Description of original award (Fiscal Year 2008, $149,283)
This project will broaden and extend the cost-effectiveness analysis of the DNA Field Experiment, an NIJ funded randomized trial of the cost-effectiveness of the use of DNA evidence to aid burglary investigations. The DNA Field Experiment provided funds to five communities to expand DNA evidence collection and testing to the investigation of property crimes. For that evaluation, the Urban Institute collected and analyzed data on the cost of up to 500 cases per site that were randomly assisnged between November 1, 2005 and July 31, 2007. Outcomes for these cases were observed through October 31, 2007. Thus, for many cases, the follow-up period only allowed for the evaluation of preliminary case outcomes, including the number of suspects identified, arrested and accepted for prosecution. This project will extend the analysis to include final case disposition, in cluding sentences for convicted offenders. As a result, the costs of correctional supervision will be estimated, as well as the benefits of prevented crime from incapacitation. The final product will combien the estimates of the costs from the cost-effectiveness analysis and this new analysis, and compare those costs to benefits estimated in this new analysis.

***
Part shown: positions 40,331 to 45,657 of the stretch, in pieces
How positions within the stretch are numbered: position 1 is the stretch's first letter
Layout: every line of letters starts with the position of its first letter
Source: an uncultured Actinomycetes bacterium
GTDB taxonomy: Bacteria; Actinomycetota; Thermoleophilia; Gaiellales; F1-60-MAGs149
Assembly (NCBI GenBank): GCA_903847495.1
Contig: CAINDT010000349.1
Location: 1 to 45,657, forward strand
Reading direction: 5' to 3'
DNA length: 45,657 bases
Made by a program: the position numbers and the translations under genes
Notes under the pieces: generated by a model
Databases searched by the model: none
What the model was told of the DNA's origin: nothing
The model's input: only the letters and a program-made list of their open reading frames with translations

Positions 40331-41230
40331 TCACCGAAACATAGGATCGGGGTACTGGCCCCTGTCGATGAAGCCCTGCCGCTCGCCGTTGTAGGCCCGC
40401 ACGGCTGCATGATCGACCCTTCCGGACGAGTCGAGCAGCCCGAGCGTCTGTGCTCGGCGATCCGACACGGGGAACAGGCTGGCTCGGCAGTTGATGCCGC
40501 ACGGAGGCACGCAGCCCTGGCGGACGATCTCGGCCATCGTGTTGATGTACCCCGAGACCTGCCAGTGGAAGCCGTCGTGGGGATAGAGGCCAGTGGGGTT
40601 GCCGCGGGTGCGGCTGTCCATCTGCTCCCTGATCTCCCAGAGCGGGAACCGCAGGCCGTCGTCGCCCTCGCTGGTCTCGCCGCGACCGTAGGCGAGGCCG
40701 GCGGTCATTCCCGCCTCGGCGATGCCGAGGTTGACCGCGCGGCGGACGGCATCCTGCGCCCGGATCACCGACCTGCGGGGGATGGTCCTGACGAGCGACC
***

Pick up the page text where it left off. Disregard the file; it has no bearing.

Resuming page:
- Examining the Impacts of Body-Worn Cameras on Correctional Culture, Climate, and the Well-Being of Staff and Incarcerated Persons
- Exploring the Impact of Station Dog Programs on Agency Wellness and Community Relationships
- FIRE DEBRIS INTERPRETATION USING QUANTITATIVE MEASURES OF CHROMATOGRAPHIC FEATURES IN MEDIUM RANGE IGNITABLE LIQUIDS AND THE USE OF GRAPHICAL DISPLAY TO DEMONSTRATE DATA SUFFICIENCY